College loan debt is at an all-time high. To address this problem, President Obama recently used executive action to extend income-based loan repayment options to millions more students. The program caps monthly payments and completely forgives student loans after as little as 10 years.
Sounds great, right? Not so fast. Loans have to be repaid by someone. And that someone is you.
Heritage Foundation expert Lindsey Burke told Fox Business’ John Stossel the problem with national standards in education last night:
The type of uniformity that Common Core or national standards creates assumes there is one best way for children to learn and it assumes we know what that one best way is. But every child is different. Every child has unique learning needs.
Burke quotes parents speaking out against Common Core: “What we’re seeing our kids bring home is total nonsense”.
Three states have now dropped out of Common Core as Americans realize its flaws: South Carolina and Oklahoma this week joined Indiana in withdrawing.
Public schools improve when faced with competition
Special needs students have more options for services
Parents are more involved and satisfied
“Instead of policies to increase spending on the public education system,” Burke argues, “states and local school districts would better serve students by empowering parents with control over their share of education funding.”
Over the past few decades, the cost of college education has climbed, while the quality of education has declined. This results, in part, from a accreditation regime that endorses the status quo and limits market competition.
Heritage Foundation experts Lindsey Burke and Brittany Corona explain the value of Education Savings Accounts, which are being pioneered in Arizona as a new way for parents to fund their child’s education.
Families can use ESAs to pay for private school tuition, online learning and private tutoring. Parents are even able to roll over unused funds from year to year, and can even roll those funds into a college savings account.
Early data from Arizona show that not only are parents considering opportunity costs — whether they’re getting good value for their education spending — they’re also seizing the opportunity to tailor their child’s educational experience.
49 New York principals wrote a letter to New York education commissioner John King explaining the problems teachers are finding with the Common Core assessments. While the principals state that they agree with Common Core in theory and are “committed to helping New York realize the full promises of Common Core,” they write that its implementation has been haphazard.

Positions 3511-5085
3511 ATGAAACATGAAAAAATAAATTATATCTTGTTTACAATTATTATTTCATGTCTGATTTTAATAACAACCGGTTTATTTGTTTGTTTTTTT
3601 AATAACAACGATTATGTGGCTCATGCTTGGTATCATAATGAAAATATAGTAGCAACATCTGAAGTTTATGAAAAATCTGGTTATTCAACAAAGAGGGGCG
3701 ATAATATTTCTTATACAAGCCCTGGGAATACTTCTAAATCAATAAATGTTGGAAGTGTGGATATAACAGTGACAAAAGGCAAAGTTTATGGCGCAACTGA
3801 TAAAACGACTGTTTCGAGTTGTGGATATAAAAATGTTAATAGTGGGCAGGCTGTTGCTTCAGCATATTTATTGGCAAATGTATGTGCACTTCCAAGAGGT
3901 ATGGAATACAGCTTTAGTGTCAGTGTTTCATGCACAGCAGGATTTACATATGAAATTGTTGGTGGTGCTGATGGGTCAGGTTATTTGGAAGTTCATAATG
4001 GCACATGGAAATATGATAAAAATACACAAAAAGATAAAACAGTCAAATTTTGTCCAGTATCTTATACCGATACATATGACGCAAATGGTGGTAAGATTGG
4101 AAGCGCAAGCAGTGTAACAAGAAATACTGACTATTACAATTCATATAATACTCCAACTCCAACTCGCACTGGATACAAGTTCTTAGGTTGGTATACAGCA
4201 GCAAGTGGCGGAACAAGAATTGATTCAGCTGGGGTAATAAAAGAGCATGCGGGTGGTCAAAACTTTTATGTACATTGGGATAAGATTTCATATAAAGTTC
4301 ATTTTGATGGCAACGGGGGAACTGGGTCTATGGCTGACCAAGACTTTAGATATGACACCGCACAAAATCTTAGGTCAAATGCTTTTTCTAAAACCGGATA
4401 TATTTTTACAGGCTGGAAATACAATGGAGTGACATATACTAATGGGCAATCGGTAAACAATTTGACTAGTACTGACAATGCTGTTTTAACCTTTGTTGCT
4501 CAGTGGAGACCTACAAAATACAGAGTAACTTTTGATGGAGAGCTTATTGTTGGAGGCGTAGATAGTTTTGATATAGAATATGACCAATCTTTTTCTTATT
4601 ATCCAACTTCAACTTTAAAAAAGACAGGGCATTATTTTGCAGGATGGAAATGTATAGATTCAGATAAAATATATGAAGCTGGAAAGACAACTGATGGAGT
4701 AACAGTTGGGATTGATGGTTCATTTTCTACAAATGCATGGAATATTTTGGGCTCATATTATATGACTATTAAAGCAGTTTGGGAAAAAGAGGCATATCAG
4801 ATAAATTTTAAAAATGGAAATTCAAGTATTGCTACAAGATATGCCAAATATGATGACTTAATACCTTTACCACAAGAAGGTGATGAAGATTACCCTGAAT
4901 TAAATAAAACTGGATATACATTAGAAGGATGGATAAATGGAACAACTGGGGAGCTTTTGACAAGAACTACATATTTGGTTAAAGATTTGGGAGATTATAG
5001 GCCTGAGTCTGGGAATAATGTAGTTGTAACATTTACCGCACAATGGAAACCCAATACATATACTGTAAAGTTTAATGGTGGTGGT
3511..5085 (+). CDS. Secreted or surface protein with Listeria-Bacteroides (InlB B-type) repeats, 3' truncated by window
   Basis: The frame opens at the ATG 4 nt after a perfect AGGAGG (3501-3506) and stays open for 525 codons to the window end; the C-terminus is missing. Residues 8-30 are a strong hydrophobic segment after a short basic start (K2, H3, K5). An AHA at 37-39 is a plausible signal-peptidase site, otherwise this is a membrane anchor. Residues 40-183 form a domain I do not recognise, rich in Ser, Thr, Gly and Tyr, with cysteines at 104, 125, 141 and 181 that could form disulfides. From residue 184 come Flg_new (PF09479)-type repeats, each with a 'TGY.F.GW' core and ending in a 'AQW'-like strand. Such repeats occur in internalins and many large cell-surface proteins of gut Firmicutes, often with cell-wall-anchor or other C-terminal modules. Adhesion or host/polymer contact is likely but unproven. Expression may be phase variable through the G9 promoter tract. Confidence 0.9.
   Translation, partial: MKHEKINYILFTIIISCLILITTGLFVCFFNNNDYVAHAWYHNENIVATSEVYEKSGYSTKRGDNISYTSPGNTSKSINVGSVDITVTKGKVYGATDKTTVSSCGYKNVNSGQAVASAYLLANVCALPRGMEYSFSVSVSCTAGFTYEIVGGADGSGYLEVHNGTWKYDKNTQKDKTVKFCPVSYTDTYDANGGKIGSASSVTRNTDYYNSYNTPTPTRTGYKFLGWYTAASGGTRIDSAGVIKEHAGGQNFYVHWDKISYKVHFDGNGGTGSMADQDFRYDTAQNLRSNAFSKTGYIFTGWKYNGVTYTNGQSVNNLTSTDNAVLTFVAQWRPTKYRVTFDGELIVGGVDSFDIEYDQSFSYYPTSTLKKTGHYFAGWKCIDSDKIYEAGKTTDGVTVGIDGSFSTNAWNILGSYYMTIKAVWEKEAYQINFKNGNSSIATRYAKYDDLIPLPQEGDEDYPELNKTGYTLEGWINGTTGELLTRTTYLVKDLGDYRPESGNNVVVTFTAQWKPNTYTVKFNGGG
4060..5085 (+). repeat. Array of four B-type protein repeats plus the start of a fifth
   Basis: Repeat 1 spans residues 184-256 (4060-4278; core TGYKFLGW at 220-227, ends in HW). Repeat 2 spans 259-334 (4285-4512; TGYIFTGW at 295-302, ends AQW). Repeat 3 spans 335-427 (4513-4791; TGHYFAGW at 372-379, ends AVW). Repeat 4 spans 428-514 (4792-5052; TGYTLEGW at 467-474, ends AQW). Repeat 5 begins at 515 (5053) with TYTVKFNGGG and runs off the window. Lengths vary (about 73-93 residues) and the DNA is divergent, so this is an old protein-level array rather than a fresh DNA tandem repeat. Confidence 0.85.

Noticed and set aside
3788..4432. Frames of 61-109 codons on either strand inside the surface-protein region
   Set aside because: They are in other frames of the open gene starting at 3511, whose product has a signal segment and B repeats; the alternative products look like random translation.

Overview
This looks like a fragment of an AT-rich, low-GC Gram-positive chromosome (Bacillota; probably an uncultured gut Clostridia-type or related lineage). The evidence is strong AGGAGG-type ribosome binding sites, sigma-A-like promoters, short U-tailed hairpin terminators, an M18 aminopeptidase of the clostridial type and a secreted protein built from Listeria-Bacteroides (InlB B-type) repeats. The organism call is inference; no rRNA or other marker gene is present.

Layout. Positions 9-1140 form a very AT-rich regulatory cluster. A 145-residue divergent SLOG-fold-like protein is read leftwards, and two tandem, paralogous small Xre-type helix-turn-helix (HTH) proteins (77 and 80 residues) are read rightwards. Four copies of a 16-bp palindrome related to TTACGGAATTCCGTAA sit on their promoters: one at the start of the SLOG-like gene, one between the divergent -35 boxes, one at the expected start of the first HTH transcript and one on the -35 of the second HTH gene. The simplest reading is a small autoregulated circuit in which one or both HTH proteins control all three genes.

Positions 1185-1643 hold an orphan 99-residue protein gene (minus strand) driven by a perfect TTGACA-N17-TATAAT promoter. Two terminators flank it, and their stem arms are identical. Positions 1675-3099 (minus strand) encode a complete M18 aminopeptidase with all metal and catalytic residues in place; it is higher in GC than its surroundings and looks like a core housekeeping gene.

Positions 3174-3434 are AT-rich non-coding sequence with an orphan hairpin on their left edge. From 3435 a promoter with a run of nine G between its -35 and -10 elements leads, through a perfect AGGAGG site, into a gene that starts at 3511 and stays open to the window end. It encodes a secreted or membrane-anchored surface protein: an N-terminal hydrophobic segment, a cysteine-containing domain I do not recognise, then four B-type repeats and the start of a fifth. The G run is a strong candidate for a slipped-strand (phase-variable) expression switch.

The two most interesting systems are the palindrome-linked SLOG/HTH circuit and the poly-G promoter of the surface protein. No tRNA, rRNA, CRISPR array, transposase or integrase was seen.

For example, these principals have reported a number of problems with the tests Common Core requires. Issues range from unnecessarily long testing sessions to difficult and confusing questions. Continue Reading »
It has no track record of success. Common Core has not been proven to improve academic outcomes. Nevertheless, Burke explains, the “Obama Administration has pushed states to adopt national standards and assessments in exchange for offers of billions of dollars in federal funding and waivers from the onerous provisions of No Child Left Behind.”
It centralizes power in Washington. Individual school districts have proven time and time again that they are capable of managing their own educational curriculum and standards. Each state, district, and school has unique needs and circumstances to achieve what is best for their students. Burke elaborates: “common core assumes curriculum driven by federal bureaucrats and national organizations – are preferable to the state and local reform efforts guided by input from parents, teachers and taxpayers.”
It discourages innovation. By mandating top-down federal standards, common core takes away classroom innovation and forces teachers to teach to the centralized standards and tests, removing creativity and individuality from the classroom.
During his State of the Union address this month, President Obama called for a universal preschool program. The idea is that widespread preschool will boost students’ educational achievements later in life.
The fact is, however, that universal preschool–which is on the books in Georgia and Oklahoma–is costly and has not been demonstrated to improve educational achievement.